Don’t try to be a perfect mum

Every mother wants to be a good mum. Some might want to be perfect mums. Those who have been doing mothering for some time know that there is no such thing as perfect in parenting; but those who are new to it might put that extra pressure on themselves when the load on their shoulders is already immense.

According to psychologist Tamás Vekerdy it is very important to try not to be perfect. Children are very demanding; it’s exhausting to look after them, they take up all our energy, they suck vitality out of us. Some parents might be afraid to admit it but in reality that’s how they are supposed to feel – and this is normal.

In the past centuries this wasn’t that much of a problem as the extended family was there to help; great-grandparents, grandparents, aunts and uncles all participated in child rearing, and no parent or couple was expected to do the job alone. That was unheard of.

Times have changed since and the era of the extended family is gone, and parents are left to cope on their own. Of course this is going to be a bit of a struggle sometimes and it is vital for parents to get help from time to time. All carers have to enjoy some “me-time” that allows them to recharge their batteries, and couples have to incorporate quality time together. If no friend or family member can help, try to get a baby sitter for one or two hours a week – it might not be the most ideal solution, but it is essential for your mental wellbeing. Go out for a meal or a movie, indulge in something you enjoy; when you get back home refreshed and recharged your child will feel the benefits too.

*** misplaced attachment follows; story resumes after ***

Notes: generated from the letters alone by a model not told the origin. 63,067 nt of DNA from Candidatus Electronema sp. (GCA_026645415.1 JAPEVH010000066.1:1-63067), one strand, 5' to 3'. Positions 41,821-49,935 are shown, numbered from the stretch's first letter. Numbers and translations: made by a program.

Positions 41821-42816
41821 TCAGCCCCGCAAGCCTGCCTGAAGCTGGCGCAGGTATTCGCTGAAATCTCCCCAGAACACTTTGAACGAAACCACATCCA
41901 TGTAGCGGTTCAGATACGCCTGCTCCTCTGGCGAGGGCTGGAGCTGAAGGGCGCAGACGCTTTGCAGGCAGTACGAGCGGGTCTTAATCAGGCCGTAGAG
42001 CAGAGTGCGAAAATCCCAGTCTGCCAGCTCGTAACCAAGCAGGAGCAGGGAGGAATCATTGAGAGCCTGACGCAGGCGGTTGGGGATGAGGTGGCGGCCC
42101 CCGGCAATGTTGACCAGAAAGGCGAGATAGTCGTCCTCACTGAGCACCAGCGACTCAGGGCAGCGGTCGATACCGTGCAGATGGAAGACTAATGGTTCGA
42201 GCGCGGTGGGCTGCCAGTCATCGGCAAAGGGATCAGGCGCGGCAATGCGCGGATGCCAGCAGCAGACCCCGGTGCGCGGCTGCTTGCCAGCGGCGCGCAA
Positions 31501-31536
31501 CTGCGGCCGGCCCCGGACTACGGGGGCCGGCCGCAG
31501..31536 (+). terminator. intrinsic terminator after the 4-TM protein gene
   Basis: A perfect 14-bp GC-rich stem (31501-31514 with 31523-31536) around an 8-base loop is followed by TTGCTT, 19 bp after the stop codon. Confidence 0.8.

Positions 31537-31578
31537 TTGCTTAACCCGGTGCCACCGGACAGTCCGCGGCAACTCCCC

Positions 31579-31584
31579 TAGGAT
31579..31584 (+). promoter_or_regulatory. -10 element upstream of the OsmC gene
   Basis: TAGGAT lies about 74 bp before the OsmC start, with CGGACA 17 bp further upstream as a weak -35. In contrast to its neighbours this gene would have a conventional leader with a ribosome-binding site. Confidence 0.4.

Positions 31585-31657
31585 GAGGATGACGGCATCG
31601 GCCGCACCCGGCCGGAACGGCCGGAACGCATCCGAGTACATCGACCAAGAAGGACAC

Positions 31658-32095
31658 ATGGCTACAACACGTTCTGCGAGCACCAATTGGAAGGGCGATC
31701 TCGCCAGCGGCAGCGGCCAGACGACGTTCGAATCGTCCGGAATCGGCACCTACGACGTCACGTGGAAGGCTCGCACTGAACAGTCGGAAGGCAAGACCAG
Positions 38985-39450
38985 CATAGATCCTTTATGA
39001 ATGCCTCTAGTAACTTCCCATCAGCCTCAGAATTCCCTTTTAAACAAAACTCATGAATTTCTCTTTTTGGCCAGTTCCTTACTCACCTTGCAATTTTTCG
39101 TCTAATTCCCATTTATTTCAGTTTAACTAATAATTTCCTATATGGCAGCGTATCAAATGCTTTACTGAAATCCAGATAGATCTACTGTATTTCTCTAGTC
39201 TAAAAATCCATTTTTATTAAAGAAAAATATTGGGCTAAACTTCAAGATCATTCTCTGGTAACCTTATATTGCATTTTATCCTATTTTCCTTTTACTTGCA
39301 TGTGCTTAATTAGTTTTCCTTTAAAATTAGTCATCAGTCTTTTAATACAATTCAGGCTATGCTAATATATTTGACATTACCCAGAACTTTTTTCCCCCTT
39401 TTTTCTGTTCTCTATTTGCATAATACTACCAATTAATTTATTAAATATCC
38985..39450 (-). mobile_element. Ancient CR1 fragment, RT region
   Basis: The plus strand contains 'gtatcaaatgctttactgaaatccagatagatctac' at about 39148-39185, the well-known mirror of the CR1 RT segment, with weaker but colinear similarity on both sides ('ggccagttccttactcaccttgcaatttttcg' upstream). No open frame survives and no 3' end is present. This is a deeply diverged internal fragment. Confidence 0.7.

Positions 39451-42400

A priority of good parents should be their wellbeing, otherwise how could they be good role models? Cleaning, chores, ironing come at the bottom of the list; it is best not to iron at all, says Mr Vekerdy. Just get Daddy some of those non-iron shirts that are a God-send. Once the kids are a bit bigger they’ll be too busy with their friends anyway, then you can get back to ironing (if you’ll want to, that is).

It is also important to be authentic. Be honest with your kids, don’t hide your opinions and don’t try to hide your feelings. If you feel like crying, cry; and tell them why you’re crying. You don’t necessarily have to go into details, but it’s better to explain why you’re feeling a certain way than trying to hide it. Kids pick up on these vibes, and if there is a discrepancy between what they sense and what you say, they will trust what they sense.

So don’t try to be perfect, just be yourself, and enjoy yourself. That way you’ll enjoy your children too; and there you have the base for a happy family.



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